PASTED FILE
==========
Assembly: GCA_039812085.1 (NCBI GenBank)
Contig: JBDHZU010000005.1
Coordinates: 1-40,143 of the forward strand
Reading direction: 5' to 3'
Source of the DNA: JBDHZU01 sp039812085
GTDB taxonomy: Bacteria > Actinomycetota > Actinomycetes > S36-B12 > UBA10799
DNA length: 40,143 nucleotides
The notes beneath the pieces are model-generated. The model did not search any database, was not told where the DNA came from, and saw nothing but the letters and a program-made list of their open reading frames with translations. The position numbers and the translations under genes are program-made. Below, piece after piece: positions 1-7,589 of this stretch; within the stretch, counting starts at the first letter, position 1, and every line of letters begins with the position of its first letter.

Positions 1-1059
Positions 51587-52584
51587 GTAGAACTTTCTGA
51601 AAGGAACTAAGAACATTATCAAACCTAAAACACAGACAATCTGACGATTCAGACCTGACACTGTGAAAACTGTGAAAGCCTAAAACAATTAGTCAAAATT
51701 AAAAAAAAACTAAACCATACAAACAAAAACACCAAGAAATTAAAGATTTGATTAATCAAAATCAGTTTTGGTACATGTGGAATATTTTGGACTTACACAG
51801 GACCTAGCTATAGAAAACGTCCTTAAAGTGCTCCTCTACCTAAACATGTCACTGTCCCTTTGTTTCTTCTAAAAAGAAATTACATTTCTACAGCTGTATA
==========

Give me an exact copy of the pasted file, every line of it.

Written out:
Assembly: GCA_039812085.1 (NCBI GenBank)
Contig: JBDHZU010000005.1
Coordinates: 1-40,143 of the forward strand
Reading direction: 5' to 3'
Source of the DNA: JBDHZU01 sp039812085
GTDB taxonomy: Bacteria > Actinomycetota > Actinomycetes > S36-B12 > UBA10799
DNA length: 40,143 nucleotides
The notes beneath the pieces are model-generated. The model did not search any database, was not told where the DNA came from, and saw nothing but the letters and a program-made list of their open reading frames with translations. The position numbers and the translations under genes are program-made. Below, piece after piece: positions 1-7,589 of this stretch; within the stretch, counting starts at the first letter, position 1, and every line of letters begins with the position of its first letter.

Positions 1-1059
Positions 51587-52584
51587 GTAGAACTTTCTGA
51601 AAGGAACTAAGAACATTATCAAACCTAAAACACAGACAATCTGACGATTCAGACCTGACACTGTGAAAACTGTGAAAGCCTAAAACAATTAGTCAAAATT
51701 AAAAAAAAACTAAACCATACAAACAAAAACACCAAGAAATTAAAGATTTGATTAATCAAAATCAGTTTTGGTACATGTGGAATATTTTGGACTTACACAG
51801 GACCTAGCTATAGAAAACGTCCTTAAAGTGCTCCTCTACCTAAACATGTCACTGTCCCTTTGTTTCTTCTAAAAAGAAATTACATTTCTACAGCTGTATA